The Artists' Way To Withstand Late Stage Capitalism
August 5, 2019 9:39 AM   Subscribe

l've recently picked up and then abandoned Julia Cameron's THE ARTIST'S WAY for the second time, and finally realized its class perspective is why it didn't work for me. Can you help find a good alternative?

I really, really wanted to like this. I like the idea of the "morning pages" and the "artists' date" and all that, and I appreciate being encouraged to do self-reflection in general. However, both times I've tried working with this, I didn't feel like I was able to connect all that well with the material - and this time around, I realized that it might be Julia Cameron's fault. Here's what I mean:

* Cameron encourages you to think back and identify what the big roadblocks to your creativity are - but it's clear from the examples she offers that she's thinking of things like "the mean third-grade teacher who picked on you for your bad penmanship" or whatever. Any such obstacles to my creativity were things that I told "fuck you" to long back in the day, and my current biggest obstacle is my not having any damn time because of a hella terrible day job (which I'm working to address).

* There's a lot of language that deals with "asserting your time" and "taking creative risks", but all the examples seem to involve people who abandoned their art practice for white collar careers learning to take their art back up, or people who are partnered so their partner can take up the slack while they find themselves. I'm single with a clerical job that I had to take when pursuing a creative career wasn't enough to sustain me, and downshifting to a job that pays less will put me out on the street and I have no partner to take up the slack.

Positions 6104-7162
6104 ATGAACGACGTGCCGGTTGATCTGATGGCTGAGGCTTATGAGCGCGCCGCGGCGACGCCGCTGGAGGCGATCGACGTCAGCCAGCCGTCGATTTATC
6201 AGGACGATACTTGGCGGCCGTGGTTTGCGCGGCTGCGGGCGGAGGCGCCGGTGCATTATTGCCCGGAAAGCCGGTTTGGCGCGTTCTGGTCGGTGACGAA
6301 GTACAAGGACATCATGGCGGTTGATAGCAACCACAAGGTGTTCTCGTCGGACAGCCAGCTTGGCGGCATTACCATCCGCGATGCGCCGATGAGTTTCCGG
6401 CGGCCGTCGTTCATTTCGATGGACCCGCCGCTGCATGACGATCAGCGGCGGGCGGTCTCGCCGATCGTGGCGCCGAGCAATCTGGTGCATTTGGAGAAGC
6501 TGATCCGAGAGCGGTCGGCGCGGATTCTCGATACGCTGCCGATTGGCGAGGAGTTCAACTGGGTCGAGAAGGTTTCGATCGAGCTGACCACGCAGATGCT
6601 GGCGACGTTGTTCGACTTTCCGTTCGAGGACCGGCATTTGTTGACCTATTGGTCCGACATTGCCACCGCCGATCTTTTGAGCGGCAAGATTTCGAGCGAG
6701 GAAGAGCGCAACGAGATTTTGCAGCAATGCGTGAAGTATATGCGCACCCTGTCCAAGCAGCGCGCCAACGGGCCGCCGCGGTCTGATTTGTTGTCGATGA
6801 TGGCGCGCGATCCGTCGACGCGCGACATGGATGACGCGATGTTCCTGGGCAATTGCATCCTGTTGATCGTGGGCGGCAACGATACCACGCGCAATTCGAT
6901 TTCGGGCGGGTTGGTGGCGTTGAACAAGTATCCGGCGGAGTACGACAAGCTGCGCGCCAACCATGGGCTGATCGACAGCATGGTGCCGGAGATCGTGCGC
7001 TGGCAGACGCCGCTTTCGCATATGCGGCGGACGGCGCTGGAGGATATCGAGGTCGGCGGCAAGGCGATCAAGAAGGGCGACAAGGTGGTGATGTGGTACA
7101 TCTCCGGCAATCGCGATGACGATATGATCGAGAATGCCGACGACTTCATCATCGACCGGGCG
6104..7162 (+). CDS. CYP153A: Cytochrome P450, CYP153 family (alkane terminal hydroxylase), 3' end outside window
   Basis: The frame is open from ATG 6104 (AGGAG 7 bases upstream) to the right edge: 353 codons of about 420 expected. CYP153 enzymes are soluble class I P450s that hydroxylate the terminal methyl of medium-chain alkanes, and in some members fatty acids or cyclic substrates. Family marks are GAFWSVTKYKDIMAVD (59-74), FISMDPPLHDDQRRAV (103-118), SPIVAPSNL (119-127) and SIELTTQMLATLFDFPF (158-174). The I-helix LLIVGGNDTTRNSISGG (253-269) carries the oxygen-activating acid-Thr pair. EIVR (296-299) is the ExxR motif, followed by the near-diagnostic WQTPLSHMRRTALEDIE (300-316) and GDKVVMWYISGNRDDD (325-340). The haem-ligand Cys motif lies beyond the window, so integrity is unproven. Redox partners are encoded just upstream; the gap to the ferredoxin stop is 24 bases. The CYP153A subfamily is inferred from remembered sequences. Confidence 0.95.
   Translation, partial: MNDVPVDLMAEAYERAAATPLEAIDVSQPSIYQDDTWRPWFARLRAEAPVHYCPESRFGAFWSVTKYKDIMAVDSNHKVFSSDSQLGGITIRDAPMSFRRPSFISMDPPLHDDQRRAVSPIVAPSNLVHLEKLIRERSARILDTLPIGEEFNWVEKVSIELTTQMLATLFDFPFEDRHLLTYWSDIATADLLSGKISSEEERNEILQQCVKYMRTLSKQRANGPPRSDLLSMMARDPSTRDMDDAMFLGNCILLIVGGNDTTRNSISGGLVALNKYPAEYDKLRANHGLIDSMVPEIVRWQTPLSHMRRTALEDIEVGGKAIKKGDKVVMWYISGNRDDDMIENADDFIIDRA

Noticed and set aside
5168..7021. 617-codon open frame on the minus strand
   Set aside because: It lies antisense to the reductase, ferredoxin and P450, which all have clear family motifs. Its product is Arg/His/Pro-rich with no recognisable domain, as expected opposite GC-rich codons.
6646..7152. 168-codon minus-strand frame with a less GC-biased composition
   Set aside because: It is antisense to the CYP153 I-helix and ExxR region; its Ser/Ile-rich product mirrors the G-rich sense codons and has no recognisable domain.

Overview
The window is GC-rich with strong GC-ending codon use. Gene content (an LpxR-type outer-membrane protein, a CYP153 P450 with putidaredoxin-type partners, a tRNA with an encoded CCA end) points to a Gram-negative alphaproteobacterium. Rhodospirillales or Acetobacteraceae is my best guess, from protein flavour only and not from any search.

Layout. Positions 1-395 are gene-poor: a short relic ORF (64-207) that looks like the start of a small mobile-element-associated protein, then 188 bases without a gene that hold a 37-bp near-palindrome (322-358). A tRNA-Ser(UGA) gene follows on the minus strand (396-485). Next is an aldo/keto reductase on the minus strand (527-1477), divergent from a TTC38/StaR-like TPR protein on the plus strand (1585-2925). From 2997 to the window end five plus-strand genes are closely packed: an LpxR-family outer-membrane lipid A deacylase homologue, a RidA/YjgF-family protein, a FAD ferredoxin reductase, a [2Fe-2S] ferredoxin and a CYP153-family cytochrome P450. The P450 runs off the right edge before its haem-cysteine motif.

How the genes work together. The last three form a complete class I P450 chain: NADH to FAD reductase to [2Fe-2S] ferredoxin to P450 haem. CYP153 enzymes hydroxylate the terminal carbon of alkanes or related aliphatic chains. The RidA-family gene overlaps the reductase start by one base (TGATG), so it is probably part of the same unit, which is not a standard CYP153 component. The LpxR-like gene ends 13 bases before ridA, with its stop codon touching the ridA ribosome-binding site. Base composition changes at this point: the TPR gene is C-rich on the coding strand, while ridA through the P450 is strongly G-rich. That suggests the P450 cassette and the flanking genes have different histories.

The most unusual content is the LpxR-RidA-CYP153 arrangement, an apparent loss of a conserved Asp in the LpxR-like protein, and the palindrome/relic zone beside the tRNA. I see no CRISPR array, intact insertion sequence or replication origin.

* The chapter about "abundance" crystalized it for me - I really really was hoping it would help, because money is a big big bugaboo for me on both a practical and emotional level. But even here, there was mostly woo about "consider the lilies of the field" and lectures about trying not to keep up with the Joneses. It felt like the assumption was that I was trying to make money to buy a slicker computer or a new dress, when instead I'm trying to earn money to pay rent and debt.

In short, it felt like Cameron's book is targeted at the white-collar person who wants to dabble, and I'm looking more for "how to keep your creative soul alive while struggling at the soul-sucking job that late-stage capitalism has forced you to have for the next year or so". Any such recommendations would be greatly appreciated.
posted by EmpressCallipygos to Grab Bag (16 answers total) 81 users marked this as a favorite
 
Its not as instructive or advice-y about art-making as Cameron's work, but "How to do Nothing" is a direct confrontation of late stage capitalism, acknowledges class and race privilege, and is pretty inspiring.
posted by RajahKing at 10:05 AM on August 5 [13 favorites]


It might help to know what your goals are. Or, alternately, what blocks you need to overcome. Do you need help finding time/space to be creative in a busy schedule? Help over creative blocks? Ideas for creative expression on a "budget?"

In my case, it's finding artists who help me lower my standards and just make art without self judgement. I like reading about artists like John Cage and Cy Twombly who stretch the limits of what's considered "art" wide enough for a talent-constrained hack like myself to slip in. I also like books about making art from trash and other found/repurposed materials because art materials are dang expensive.

But that's me. What do you need? What must you overcome to keep your creative soul alive?
posted by cross_impact at 10:10 AM on August 5 [3 favorites]


There are two older books I mix up, so if what I'm saying isn't in one, it's in the other. Wikipedia is not helping me at all, and I'm not in a place where I have access to my copies. Maybe some other MeFite will step in and tell me where I'm wrong.